- the main greenhouse gas contributing to climate change – from under the ground.
during its operation, and minimal quantities during the
manufacture of its equipment and construction of wind According to the Canadian government’s environment
farms. By contrast, fossil fuels such as coal, gas and oil are department, air pollution causes an estimated 5,000
major emitters of carbon dioxide. premature deaths in Canada per year. Children and elderly
people face the greatest risk. Nearly 12% of Canada’s smog is
The International Panel on Climate Change’s (IPCC) 4th the result of burning fossil fuels to produce electricity.
Assessment Report (2007) leaves no doubt that climate
change is both man-made and already happening. It also Ot h e r b e n ef i ts
warned that in order to avert the worst consequences, global
emissions must peak and start to decline before 2020. The The American Bird Conservancy estimates that mining
potential of wind energy to curb global emissions within this operations in the states of West Virginia, Tennessee,
timeframe is therefore key for the long-term sustainability of Kentucky, and Virginia are having a massive and permanent
the power sector. impact on mature forest birds, including the loss of tens of
thousands of breeding Cerulean Warblers.
The power sector today accounts for about 40% of global
CO2 emissions, while any improvements in the efficiency of Shortage of supplies of natural gas in the US has resulted in a
thermal power stations are being offset by the strong growth growing demand for coal-bed methane extraction of gas. This
in global power demand. To generate the same amount of is covering the country’s western prairie with drilling wells,
electricity as today’s global installed capacity of wind power noisy compressor stations and wastewater pits, all of which
would require burning more than 25 million tonnes of coal or threatens wildlife habitats.
more than 17 million tonnes of oil every year.
The European Union-funded research study ‘ExternE’ 1) has
According to the scenarios presented in this report, global examined in detail the economic consequences for both the
wind energy capacity could reach more than 1,000 GW by environment and human health of the different ways in
the end of 2020, producing about 2,600 TWh of electricity which electricity is produced in the EU, and found that all
per year. This would save as much as 1,500 million tonnes of renewable energy sources have environmental and social
CO2 every year. benefits compared to conventional energy sources such as
coal, gas, oil and nuclear. These benefits can be translated
Ai r poll ut ion into costs for society. The EU study estimated the external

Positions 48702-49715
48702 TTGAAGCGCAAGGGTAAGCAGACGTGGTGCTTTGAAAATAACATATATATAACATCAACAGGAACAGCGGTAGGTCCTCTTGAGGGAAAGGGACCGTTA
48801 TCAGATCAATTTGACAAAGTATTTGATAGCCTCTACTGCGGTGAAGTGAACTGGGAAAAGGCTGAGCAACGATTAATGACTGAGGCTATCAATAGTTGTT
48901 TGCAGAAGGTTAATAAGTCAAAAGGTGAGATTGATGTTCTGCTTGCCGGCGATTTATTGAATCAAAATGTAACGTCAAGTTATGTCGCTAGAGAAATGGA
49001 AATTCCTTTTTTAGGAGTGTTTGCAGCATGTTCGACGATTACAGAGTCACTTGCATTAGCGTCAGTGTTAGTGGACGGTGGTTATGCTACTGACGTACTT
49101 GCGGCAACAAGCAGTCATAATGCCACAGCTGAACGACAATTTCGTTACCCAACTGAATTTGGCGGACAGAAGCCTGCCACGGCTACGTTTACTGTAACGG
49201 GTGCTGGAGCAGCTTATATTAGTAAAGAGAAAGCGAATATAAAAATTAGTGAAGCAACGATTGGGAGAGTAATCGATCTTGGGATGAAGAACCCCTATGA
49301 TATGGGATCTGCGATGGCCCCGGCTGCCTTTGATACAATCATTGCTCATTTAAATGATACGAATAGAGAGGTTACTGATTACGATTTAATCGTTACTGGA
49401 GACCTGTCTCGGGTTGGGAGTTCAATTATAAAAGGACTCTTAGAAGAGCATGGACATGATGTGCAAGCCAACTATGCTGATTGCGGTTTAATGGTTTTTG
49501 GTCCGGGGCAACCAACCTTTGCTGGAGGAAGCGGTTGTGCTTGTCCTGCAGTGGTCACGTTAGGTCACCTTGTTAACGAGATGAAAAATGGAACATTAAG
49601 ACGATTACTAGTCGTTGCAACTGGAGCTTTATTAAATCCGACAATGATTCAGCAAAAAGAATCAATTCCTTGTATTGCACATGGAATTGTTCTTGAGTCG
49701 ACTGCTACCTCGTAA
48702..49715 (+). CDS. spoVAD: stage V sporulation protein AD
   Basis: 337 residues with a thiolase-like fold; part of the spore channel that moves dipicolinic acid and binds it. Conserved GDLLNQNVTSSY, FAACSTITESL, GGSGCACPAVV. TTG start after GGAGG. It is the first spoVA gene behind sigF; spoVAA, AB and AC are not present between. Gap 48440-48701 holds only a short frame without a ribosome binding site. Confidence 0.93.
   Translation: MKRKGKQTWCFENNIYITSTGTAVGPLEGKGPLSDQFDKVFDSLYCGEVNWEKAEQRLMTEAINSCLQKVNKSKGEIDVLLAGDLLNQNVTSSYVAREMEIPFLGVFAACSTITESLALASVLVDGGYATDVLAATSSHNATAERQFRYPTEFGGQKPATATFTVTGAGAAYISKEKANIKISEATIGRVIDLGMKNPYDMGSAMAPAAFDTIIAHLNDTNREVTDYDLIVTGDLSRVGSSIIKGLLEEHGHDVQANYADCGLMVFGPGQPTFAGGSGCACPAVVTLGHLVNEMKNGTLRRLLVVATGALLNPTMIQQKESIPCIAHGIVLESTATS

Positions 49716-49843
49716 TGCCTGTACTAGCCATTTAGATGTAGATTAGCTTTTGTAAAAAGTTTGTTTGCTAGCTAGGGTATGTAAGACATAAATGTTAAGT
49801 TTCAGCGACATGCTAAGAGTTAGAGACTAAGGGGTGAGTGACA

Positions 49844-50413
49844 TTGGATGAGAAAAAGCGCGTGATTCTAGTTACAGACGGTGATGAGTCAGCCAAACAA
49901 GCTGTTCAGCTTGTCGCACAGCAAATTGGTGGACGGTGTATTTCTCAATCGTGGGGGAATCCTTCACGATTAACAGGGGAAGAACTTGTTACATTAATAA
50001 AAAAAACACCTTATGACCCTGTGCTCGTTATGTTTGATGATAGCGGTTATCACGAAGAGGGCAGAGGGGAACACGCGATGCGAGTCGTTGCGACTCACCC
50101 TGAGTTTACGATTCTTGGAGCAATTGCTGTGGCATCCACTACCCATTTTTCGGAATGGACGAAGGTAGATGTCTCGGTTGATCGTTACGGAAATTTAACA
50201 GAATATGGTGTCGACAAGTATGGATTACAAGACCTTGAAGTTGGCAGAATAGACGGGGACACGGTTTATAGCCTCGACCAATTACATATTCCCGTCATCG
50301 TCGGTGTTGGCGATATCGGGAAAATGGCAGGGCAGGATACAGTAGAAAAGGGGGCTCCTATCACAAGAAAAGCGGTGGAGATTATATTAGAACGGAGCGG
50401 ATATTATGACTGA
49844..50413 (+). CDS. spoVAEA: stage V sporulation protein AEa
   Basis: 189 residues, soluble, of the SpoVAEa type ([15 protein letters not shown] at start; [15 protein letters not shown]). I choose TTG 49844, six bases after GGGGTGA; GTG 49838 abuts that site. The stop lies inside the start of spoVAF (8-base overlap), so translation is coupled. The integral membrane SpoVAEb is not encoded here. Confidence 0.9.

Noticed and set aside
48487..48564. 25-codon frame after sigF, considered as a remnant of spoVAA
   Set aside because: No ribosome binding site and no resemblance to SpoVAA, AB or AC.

cost of gas fired power generation at around 1.1-3.0 €cents/
Wind power also has a positive effect on the quality of the air kWh and that for coal at as much as 3.5-7.7 €cents/kWh,
we breathe. The combustion of fossil fuels also produces the compared to just 0.05-0.25 €cents/kWh for wind.The study
gases sulphur dioxide and nitrogen oxide, both serious concluded that the cost of producing electricity from coal or
sources of pollution. These gases are the main components of oil would double, and from gas increase by 30%, if their
the ‘acid rain’ effect - killing forests, polluting water courses external costs were taken into account.
and corroding facades of buildings; not to mention the
human health effects. 1  http://www.externe.info/externpr.pdf

29
W i n d Pow e r a n d t h e E n v i r o n m e n t

Environmental Impacts exactly how the turbines will appear from numerous different
viewpoints.
The construction and operation of wind farms, often in rural
areas, raises issues of visual impact, noise and the potential A number of national wind energy associations have
effects on local ecology and wildlife. Most of these issues are established detailed best practice guidelines for the develop-
addressed during consultation with local authorities, ment of wind farms, including their visual impact. In
Australia, for example, the guidelines produced by Auswind
Visual i mpact cover construction, operation and decommissioning,
including safety, noise, birds and community involvement. In
Wind turbines are highly visible elements in the landscape. Italy, the Italian Wind Energy Association has developed
They need to be tall in order to catch the prevailing wind and guidelines together with the main environmental associations
work effectively. How people perceive them varies, but many - WWF, Legambiente and Greenpeace.
see wind farms as elegant and graceful symbols of a better,
less polluted future. Surveys of public opinion show that most people who live
near wind developments find them less intrusive once they
In comparison to other energy developments, however, such are operating than they might have feared beforehand. Other
as nuclear, coal and gas power stations or open cast coal surveys, for instance in Scotland, have shown that there is no
mining, wind farms have relatively little visual impact. evidence that tourism is seriously affected by the presence of